I just finished building a crib for my daughters first born. I did quite a bit of research on the subject beforehand. I'll say this much, to date it was the most complicated project I've ever done! Somewhere in the neighborhood of 108 mortise and tenon joints! I built what is basically Rockler's 3in1 but I found adapted plans at www.provenwoodworking.com Jim there was extremely helpful and answered any questions I had along the way, usually within 24 hours. The best part is included in his plans is a life saver of a jig to make each of the 52 slats identical. After all is said and done I think it came out pretty darn nice and I have no doubts my granddaughter will be safe and sound in it. I'll post pictures as soon as my daughter gets the crib. It's just not fair for y'all to see it while she's still waiting for it to arrive :rolleyes: . Take your time, lay it out correctly and assemble it with precision and a hand made crib will be just as safe, and last many times longer (IMO) than something shipped in from China made from MDF and slathered in lead based paint.

Boatworks Today likes this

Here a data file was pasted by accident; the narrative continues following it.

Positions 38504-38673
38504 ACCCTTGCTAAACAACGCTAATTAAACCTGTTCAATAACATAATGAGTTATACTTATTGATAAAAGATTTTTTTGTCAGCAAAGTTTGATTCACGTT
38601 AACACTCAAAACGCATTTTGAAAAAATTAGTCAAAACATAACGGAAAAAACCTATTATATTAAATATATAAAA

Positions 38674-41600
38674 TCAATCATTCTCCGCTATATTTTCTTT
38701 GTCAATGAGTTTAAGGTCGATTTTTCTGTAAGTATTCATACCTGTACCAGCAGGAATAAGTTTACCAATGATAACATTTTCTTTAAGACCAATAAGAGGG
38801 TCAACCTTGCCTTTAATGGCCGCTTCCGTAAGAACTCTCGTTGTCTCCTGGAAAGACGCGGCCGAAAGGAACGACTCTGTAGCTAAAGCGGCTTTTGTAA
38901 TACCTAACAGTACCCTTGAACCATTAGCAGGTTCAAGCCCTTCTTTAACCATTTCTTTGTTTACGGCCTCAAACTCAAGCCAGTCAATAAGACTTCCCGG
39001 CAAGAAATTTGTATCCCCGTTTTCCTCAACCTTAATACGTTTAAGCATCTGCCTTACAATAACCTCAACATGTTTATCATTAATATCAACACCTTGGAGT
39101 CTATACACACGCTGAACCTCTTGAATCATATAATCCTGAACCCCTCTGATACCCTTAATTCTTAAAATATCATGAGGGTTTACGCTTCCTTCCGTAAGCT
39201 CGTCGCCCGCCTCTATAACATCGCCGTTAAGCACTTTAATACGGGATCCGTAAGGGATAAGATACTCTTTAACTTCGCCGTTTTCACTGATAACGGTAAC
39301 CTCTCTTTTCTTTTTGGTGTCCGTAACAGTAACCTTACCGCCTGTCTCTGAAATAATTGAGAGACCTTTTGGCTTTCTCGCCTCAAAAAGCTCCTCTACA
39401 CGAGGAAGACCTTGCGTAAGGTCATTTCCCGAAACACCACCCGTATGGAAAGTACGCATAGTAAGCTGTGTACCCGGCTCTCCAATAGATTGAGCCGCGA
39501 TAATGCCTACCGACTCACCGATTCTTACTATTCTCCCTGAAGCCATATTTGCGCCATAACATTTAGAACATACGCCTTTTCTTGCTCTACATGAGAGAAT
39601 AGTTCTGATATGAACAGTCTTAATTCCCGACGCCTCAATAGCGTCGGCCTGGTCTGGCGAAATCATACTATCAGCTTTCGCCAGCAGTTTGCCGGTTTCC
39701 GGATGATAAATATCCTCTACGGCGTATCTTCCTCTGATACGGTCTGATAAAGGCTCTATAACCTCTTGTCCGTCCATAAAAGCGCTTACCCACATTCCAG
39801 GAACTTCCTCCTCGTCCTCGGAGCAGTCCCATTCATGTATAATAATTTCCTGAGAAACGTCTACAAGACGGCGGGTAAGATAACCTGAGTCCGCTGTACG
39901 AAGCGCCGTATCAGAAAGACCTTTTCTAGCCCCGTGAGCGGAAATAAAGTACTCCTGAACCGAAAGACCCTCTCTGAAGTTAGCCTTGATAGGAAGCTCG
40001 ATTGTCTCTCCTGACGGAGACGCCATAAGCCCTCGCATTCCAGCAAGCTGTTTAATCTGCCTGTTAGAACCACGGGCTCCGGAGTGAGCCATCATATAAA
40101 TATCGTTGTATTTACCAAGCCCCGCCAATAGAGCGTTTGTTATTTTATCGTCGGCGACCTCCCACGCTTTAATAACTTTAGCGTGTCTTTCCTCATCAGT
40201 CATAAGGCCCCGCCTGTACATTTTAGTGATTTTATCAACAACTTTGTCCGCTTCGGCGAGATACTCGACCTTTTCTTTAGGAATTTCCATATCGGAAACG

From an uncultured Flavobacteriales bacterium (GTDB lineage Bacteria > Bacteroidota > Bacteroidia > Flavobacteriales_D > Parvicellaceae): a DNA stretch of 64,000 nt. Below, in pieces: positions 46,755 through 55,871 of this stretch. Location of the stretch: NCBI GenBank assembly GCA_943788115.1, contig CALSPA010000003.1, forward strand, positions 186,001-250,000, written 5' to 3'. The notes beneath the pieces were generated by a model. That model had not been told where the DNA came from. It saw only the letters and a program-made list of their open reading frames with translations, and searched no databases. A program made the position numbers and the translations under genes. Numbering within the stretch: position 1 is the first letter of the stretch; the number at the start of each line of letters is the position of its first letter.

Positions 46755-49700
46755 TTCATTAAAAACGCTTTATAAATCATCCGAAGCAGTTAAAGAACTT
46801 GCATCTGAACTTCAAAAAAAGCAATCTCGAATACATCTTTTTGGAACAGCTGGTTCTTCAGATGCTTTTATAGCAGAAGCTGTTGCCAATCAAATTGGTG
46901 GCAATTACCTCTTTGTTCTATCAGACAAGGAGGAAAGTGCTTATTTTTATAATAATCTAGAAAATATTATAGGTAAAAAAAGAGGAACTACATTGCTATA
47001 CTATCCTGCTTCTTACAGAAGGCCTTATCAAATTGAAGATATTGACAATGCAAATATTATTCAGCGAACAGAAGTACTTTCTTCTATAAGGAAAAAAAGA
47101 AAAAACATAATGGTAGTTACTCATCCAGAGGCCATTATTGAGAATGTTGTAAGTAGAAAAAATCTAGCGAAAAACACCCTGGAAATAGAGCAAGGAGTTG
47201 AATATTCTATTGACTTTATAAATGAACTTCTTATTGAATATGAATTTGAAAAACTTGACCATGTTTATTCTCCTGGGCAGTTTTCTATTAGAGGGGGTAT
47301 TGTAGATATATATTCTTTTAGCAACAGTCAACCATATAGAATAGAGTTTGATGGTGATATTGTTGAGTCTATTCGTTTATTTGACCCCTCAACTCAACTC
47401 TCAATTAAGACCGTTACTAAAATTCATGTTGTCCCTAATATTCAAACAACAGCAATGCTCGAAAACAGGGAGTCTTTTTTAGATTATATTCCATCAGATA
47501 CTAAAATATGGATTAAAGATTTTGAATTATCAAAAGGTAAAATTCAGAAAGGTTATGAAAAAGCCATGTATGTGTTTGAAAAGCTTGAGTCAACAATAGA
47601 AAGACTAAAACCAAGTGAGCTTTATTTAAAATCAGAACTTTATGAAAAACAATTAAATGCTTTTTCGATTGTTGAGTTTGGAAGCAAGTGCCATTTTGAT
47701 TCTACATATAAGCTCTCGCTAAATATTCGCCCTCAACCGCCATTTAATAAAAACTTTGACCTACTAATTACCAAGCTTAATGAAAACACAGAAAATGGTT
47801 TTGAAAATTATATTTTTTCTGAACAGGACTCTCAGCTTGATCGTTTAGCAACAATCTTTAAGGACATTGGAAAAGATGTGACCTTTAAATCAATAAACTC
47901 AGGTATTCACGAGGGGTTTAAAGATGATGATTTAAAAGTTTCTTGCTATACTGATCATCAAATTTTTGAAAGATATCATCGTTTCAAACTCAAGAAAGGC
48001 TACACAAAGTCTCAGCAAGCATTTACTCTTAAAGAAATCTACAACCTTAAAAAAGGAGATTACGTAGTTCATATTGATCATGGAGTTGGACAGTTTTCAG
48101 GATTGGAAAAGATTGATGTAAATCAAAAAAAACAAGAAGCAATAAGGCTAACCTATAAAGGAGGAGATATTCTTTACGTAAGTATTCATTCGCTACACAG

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Posted

OK, finally got through the Holidays and am able to get back to this thread..

Thanks a ton for posting your notes! I'm still not sure if I'm going to be able to make enough progress on my other projects, but with what I've seen so far, it's a very do-able project. The great thing about the internet is that your post will be a great resource. Thanks for taking the time!

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Posted

boatworks. nice crib! im working on designing a crib for a future kid.

i've been looking at the mattress hardware from america products. JW what size you ended up getting and what the inner dimensions of the crib came out to, I see online it says standard crib mattress size is 51 5/8 by 27 1/4. but the mattess' at babys r us are all different sizes.

thx marcus

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Posted

Hey Marcus,

thanks for the kind works :) The mattress that we went with was 52"x28.5" +/- an 1/8".. The mattress drops in and is a somewhat snug fit (but not tight)... MaMa's an organic girl, so we went with a natural (organic) mattress.. I don't remember where she ordered it from off hand, but could find out if interested...

~Andy